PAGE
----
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The problem with goat Yoga

Dernière mise à jour : 30 oct. 2018

You probably have noticed one of the latest trend related to Yoga harassing your Facebook feed with annoyingly cute videos ; goat Yoga.

baby goat yoga

photo credit : Gellinger / Pixabay

Goat Yoga is exactly what it sounds like ; practicing Yoga, most likely at a farm, surrounded by free range goats that come to you as you sweat in your downward facing dog. “ And there is a problem with that??? ”, are you asking me, thinking I am just a heartless freak?

Well, yes, and here is my opinion on the subject.

I love goats. I mean, look at them, how adorable are they? I also love yoga. Actually, I even try my best to not only love, learn and teach it, but to also live it. But these two elements mashed together in some sort of selfiable, instagramable trend leads me to question the respect and care we, as westerners, pay to the origins of this deeply spiritual philosophy that is Yoga.

When you see or hear the word Yoga, what is it that comes up to your mind? Most likely something like white skinny 6-packy girls wearing Lululemon and doing all sorts of athletic poses. Don’t you think this is kind of a problem, since yoga is originally from India, and that it has very, very little to do with exercise nor leggings?

Goat yoga, beer yoga, wine yoga and other Buti Yoga fitness activities are very most likely and quite visibly cultural appropriation to me.

The Cambridge dictionary defines cultural appropriation as “ the act of taking or using things from a culture that is not your own, especially without showing that you understand or respect this culture ”.

Isn’t this exactly what privileged white people do with yoga? Practicing it, teaching it, spreading it OUR way, without even being aware and mindful of the roots of this beautiful heritage? Yes, I do include myself in there. Though, by educating myself, I am becoming more and more aware of the everyday, casual cultural appropriation happening in today’s Yoga world. Acknowledging this is, I think, a giant step in the right, respectful way.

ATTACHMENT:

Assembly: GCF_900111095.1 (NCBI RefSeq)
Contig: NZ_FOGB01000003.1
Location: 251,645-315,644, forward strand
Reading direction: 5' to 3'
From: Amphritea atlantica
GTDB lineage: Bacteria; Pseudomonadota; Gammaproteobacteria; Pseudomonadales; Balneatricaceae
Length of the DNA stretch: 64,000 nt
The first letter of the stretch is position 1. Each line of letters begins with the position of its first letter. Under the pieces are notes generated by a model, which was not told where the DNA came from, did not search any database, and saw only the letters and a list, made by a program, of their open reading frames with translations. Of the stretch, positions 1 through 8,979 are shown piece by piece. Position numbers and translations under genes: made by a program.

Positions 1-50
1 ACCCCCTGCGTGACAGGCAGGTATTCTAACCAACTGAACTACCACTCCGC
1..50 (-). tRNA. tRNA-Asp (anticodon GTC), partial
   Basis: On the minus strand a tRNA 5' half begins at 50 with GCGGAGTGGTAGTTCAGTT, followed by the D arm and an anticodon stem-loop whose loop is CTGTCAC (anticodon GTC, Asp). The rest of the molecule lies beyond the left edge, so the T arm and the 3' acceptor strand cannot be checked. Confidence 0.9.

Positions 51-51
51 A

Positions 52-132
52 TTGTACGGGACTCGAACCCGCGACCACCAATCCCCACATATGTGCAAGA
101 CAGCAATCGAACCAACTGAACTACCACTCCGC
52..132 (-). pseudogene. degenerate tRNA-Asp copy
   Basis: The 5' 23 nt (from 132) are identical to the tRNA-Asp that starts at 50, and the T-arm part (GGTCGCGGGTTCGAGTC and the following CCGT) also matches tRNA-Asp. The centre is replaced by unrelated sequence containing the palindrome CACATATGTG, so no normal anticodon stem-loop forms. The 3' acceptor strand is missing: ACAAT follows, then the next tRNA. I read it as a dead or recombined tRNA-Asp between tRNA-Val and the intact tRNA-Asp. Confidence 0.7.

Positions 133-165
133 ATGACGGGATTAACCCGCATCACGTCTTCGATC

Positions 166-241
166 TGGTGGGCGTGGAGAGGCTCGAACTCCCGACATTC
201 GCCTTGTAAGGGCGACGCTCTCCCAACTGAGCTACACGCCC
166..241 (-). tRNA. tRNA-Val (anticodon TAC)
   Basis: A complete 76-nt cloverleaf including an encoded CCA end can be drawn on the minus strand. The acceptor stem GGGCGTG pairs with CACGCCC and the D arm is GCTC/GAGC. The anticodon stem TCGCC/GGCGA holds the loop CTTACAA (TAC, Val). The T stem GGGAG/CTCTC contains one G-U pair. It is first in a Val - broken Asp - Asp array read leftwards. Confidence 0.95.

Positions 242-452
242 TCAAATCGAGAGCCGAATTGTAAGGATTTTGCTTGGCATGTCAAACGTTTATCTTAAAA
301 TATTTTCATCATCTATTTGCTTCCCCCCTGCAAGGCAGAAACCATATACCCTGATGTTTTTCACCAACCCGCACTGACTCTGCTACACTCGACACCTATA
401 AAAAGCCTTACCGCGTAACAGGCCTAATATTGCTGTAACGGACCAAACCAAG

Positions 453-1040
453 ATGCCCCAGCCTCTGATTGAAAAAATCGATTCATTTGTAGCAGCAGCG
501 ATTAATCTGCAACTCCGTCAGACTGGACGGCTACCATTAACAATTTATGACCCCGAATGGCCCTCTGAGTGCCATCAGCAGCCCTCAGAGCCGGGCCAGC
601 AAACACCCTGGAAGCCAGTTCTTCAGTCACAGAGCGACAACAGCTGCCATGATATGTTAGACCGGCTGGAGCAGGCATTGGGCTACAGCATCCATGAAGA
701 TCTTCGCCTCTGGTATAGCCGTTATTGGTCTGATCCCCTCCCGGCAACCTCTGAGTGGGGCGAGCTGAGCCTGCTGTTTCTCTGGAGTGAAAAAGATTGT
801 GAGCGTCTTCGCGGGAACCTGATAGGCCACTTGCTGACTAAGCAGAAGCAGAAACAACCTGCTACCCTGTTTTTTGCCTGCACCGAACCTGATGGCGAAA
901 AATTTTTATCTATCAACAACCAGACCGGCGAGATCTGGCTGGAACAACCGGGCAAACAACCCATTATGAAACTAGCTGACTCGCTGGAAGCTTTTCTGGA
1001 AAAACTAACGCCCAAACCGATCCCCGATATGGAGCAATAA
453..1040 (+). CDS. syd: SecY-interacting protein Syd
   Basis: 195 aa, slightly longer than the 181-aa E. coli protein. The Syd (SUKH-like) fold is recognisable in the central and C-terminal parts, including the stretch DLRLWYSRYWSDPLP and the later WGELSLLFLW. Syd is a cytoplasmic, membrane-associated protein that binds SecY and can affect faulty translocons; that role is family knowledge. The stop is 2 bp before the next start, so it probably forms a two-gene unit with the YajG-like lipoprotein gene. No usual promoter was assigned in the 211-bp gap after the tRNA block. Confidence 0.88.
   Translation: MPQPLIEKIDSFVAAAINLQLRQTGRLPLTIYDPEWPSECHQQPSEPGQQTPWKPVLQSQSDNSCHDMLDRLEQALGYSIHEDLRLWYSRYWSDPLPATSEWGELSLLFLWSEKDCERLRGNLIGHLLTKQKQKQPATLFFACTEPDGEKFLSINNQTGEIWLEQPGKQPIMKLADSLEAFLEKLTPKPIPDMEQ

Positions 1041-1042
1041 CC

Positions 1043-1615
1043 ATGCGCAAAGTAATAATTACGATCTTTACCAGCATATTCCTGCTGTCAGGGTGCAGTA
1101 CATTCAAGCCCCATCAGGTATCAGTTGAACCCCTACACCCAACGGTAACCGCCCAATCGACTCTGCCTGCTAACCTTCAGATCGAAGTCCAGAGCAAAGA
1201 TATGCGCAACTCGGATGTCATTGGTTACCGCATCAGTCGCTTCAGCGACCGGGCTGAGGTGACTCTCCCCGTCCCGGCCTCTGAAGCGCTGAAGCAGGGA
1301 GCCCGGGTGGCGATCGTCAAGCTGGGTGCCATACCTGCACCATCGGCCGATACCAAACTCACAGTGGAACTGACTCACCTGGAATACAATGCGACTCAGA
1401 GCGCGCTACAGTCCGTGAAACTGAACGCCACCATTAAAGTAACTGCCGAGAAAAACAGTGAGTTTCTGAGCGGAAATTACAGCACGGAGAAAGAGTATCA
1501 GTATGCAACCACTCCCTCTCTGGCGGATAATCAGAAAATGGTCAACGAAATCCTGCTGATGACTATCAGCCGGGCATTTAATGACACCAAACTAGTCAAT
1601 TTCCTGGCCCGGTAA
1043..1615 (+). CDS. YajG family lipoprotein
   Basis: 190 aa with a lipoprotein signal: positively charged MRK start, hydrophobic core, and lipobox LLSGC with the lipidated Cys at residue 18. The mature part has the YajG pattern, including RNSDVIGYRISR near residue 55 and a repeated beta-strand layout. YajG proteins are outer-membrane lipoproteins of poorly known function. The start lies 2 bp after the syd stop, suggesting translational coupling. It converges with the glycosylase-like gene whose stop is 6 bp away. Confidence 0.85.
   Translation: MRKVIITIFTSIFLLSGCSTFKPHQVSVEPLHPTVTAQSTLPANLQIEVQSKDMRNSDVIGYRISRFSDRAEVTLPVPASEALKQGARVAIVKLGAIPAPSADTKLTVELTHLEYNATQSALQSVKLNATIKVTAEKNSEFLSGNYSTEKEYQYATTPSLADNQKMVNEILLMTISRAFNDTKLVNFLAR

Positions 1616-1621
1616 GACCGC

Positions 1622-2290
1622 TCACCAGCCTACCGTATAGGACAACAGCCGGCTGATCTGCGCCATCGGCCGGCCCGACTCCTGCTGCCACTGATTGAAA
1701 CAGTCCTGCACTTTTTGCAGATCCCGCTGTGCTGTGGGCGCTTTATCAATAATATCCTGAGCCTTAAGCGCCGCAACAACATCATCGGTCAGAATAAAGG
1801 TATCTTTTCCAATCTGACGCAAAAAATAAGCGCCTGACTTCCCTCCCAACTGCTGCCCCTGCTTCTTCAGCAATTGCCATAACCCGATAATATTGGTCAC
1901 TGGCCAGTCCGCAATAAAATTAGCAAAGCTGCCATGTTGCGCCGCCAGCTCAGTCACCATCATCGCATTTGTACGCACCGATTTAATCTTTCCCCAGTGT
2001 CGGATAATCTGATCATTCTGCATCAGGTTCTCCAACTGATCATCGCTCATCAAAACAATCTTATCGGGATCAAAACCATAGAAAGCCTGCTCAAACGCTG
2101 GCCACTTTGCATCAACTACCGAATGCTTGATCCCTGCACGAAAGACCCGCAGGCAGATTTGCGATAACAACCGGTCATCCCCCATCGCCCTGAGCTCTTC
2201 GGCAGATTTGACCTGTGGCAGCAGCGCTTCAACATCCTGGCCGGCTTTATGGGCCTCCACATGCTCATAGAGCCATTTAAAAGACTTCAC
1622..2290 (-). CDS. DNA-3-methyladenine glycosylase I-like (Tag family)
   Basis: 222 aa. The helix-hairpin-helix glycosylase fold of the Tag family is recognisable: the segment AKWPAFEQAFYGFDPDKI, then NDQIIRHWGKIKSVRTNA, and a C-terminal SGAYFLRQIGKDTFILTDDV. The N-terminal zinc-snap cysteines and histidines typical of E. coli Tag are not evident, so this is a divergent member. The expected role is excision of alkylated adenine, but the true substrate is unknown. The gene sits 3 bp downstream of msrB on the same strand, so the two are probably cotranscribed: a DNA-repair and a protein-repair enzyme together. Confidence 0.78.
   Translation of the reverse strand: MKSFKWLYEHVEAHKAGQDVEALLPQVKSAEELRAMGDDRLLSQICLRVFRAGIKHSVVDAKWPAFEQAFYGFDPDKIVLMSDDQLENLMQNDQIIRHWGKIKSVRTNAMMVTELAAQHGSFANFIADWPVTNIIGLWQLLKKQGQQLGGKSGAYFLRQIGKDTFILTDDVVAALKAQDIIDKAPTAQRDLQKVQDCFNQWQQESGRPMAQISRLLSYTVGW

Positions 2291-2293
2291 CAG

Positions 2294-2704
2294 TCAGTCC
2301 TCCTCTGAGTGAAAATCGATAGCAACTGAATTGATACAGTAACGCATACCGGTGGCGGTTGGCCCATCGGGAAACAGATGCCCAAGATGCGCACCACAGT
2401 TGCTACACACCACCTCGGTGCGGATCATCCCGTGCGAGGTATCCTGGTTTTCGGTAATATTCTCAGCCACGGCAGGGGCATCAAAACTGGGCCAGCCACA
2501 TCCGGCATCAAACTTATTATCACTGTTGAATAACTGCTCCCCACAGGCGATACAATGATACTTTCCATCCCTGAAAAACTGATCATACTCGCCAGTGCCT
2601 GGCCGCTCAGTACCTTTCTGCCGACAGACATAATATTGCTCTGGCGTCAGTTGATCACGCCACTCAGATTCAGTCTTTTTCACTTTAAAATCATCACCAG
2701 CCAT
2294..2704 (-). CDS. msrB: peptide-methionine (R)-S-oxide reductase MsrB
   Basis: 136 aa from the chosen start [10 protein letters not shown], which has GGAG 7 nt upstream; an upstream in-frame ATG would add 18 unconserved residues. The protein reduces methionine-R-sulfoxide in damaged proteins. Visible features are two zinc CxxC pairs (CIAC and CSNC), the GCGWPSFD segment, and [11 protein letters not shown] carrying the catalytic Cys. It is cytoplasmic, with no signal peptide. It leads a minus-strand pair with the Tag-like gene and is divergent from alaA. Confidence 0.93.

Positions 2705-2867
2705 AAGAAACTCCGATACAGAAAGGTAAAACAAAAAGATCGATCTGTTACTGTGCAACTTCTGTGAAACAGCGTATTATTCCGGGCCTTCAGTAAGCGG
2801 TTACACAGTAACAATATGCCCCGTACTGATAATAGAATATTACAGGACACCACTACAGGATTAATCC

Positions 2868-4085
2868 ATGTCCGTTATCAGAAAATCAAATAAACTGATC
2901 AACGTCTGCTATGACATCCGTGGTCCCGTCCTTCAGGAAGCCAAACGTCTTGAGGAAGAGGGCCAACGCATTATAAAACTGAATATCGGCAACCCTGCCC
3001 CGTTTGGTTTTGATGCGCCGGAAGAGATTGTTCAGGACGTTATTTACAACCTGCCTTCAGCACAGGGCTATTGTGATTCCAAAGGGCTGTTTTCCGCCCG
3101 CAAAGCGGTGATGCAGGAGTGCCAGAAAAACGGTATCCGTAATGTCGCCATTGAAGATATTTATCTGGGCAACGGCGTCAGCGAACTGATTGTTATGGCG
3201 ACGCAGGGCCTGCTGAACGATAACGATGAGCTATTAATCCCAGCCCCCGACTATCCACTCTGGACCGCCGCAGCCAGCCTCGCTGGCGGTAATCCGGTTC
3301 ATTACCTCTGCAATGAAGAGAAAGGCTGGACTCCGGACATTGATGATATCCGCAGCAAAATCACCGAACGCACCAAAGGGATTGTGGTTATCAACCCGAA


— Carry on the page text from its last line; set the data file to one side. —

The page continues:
Since it became a trend in the recent years, I have always been vaguely uncomfortable with wine yoga, for example, without being able to explain it aloud. It was a clogged feeling around my throat. And this same feeling appears whenever I see pictures of Yoga practiced and monetized, with a furry animal on it. I think all these add-ons to make Yoga appealing to a certain public are diluting the essence of the Yoga teachings. I mean, for sure, in my opinion, Yoga can and should be modified to suit all sorts of populations, from seniors to injured people, but the core should be the same, meaning, the practice should always be honoring the Hindu culture in which it is anchored. I don’t think that it is mindful of what Yoga truly is, to put a goat on it.

Yoga is the union of the body, the mind and the soul as one, and a path to enlightenment. A spiritual quest to become better version of ourselves, and to connect all beings together. It is a way of living that involves so much more than a physical aspect. It involves, among others, honesty, non-violence, breath work, meditation, compassion, as stated in the eight limbs of Yoga, the foundations on which it is based.

Granted, I find it amazing that Yoga is more and more practiced and taught, because the world definitely needs more of it. Though, I don’t find any value in walking over its beautiful traditions with drunken steps, because someone thought drinking beer at the same time was a good idea. To me, this is the perfect example of cultural appropriation.

I am certainly not an expert on the subject, but rather, someone who is very much interested in making the world a better place, one Yoga class at a time, and to me, that involves respecting the true nature of it. Therefore, I think that as Yoga practitioners/teachers/lovers from anywhere around that tiny globe we live on, we really have to open our minds and hearts and learn about the roots of the cultural tradition that is Yoga, and do everything possible to honor and respect them. Together, we can and we must find ways to bring this cultural heritage forward. And this certainly doesn’t involve alcohol, jewelry displays and other sacred objects misuse nor does it include cute animals.

What are your thoughts on the subject? Have you ever thought of Yoga as a cultural appropriation?

Let’s start a discussion that must take place.


Andy L.

P.S. Here are just a few links to articles on the subject that might shed a clearer, brighter light on what exactly is cultural appropriation regarding Yoga, and how to practice it without being harmful to others.


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